*check out the sound clips!

16 comments:

  1. Wow, you've got quite a mix for a native English speaker! I think I'll just stick to thinking you have a British accent... Although it would be fun to hear you read that new Ukrainian book of yours :)

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  2. Ah, but there's no such thing as a "British" accent ;) I'm sure a country as big as Ukraine has a lot of regional variation too?

    (Is it Ukraine or The Ukraine? I used to add the The but I think someone told me that it's wrong).

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  3. I grew up in a small village near a town with a pretty distinctive accent. I then moved about 30 miles away to uni where the people used to tell me I had a west-of-county accent, and then I'd go home and they'd tell me there that I had picked up the east-of-county accent.
    When I went back to my interview late last year they told me I sounded Scottish-Canadian.
    I usually get asked if I'm Scottish out here, and even if I'm from the east coast.

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  4. I know there is not such thing as a "British" accent, but for a non-native speaker it is tough to distinguish all the varieties!

    It's "Ukraine" ("The" seems to have carried over from the time when we were a republic in the USSR). And there is more than just regional variation in Ukraine as well - the East speaks mostly Russian (after being under Russian rule for over 3 centuries), while the West speaks mostly Ukrainian. Plus there is everything in between.

    The part of Ukraine I grew up in takes pride in speaking the purest Ukrainian, but when I go back I am told I have picked up a bit of an American accent?!?

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  5. Propter - I've been asked if I'm a Newfie once before, but not by a native English speaker!

    Isn't it annoying when people start to criticise you for adopting other accents? It used to really bug me but now I just say "well I've been here long enough, what did you expect?"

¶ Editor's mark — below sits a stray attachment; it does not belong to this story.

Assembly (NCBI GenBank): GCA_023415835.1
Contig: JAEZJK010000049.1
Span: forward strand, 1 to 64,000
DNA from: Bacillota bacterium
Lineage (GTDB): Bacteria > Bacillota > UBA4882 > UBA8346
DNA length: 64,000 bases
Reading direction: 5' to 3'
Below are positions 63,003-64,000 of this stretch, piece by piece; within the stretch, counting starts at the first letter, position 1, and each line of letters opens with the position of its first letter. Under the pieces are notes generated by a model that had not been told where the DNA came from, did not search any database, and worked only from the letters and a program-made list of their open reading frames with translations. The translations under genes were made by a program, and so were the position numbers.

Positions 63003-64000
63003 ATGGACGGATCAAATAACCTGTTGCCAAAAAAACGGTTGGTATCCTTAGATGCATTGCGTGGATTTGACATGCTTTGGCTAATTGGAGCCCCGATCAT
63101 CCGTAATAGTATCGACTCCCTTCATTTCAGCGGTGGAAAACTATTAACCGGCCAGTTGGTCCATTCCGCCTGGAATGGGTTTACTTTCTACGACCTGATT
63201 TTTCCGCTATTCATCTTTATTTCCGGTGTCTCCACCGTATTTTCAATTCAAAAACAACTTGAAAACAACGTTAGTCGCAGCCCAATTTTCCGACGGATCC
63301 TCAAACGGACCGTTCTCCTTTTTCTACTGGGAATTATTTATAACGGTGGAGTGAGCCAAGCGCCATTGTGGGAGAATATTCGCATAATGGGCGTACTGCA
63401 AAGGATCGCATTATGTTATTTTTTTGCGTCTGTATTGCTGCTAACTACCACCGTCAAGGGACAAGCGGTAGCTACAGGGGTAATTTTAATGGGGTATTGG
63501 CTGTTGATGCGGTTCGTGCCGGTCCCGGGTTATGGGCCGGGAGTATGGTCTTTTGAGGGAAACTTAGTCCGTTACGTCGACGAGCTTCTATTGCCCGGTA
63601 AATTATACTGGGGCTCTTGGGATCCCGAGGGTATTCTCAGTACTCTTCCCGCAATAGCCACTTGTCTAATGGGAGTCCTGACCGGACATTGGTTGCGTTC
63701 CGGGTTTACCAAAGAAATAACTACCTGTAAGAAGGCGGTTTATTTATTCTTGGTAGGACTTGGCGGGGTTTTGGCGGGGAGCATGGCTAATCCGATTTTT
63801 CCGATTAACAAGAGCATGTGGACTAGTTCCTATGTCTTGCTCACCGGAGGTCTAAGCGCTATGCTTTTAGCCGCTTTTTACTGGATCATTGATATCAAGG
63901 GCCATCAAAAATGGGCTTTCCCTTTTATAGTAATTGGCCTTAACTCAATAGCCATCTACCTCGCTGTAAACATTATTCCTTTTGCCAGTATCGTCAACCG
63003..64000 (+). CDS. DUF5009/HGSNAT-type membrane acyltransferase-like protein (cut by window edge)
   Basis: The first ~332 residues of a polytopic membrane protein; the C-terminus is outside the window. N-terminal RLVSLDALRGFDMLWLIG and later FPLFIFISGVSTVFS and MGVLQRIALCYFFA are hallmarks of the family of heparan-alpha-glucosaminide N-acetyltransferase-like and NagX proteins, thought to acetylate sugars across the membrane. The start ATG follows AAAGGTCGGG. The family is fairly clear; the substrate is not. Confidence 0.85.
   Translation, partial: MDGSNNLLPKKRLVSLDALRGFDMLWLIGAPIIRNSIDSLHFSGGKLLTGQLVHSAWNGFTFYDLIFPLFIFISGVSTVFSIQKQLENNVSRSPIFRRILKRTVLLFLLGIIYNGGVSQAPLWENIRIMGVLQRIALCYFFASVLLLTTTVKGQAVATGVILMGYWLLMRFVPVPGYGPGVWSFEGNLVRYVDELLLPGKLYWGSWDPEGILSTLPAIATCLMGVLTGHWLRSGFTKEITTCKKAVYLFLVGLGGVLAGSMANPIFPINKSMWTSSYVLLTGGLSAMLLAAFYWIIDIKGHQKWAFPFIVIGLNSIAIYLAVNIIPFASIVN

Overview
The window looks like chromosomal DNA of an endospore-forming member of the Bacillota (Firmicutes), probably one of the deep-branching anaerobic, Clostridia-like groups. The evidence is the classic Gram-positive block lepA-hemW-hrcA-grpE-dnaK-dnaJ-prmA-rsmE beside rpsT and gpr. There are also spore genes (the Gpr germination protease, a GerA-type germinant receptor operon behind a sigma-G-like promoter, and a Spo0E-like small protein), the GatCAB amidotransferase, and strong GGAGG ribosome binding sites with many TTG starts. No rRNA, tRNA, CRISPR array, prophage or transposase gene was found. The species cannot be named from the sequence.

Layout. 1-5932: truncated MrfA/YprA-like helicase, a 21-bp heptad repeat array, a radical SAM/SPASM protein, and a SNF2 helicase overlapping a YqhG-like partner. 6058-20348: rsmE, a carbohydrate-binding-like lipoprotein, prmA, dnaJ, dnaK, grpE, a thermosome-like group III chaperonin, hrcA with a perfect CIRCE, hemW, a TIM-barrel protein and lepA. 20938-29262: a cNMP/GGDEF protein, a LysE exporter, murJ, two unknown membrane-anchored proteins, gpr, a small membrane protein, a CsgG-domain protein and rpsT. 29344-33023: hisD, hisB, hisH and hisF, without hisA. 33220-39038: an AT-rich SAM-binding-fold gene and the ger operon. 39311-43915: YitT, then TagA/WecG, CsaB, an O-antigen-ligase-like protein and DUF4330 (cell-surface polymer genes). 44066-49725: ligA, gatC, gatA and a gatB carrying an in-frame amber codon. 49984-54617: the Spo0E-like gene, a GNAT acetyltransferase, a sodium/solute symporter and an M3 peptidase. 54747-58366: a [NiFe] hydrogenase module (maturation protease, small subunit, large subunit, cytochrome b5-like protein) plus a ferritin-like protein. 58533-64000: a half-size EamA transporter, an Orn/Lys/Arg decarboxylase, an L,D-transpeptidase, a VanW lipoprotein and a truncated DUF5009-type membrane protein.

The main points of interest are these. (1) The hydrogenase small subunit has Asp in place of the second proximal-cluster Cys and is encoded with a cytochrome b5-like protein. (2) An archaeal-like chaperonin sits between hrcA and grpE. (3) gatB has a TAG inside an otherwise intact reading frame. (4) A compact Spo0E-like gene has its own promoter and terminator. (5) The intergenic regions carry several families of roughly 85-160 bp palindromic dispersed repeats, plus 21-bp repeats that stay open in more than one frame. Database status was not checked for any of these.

Sciencegirl - it's interesting that people think your Ukrainian has acquired a US accent! You wouldn't think it would carry over into your native tongue. Of course, it's possible that people are just expecting to hear it and are therefore scrutinising your accent for signs of change.

    Oh, and I promise never to say The Ukraine again ;)

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  6. I wonder if it is the way we say words that make us sound North American, or the words and sentence structures we choose to use now. I think I use different sentence structures now compared to what I used to.

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  7. Ecogeoman definitely had to adjust his word choice when he move to the U.S., but when he goes back people say he doesn't sound American. I don't really hear his accent anymore (but I know he has it, of course) and I can't imitate it *at all*. What's more, even though I live with him, I often can't tell the difference between most non-American accents.

    Though I have NO ear for "foreign" accents, I can tell even very subtle differences in regional North American ones. weird, huh?

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  8. Propter: I'm sure that's true. My Dad thinks that my AQI (Australian Question Intonation?) is due to living in Canada, but I think it was a pre-existing condition caused by watching way too much Neighbours when I was at school. I've done my best to eliminate it regardless of where it came from!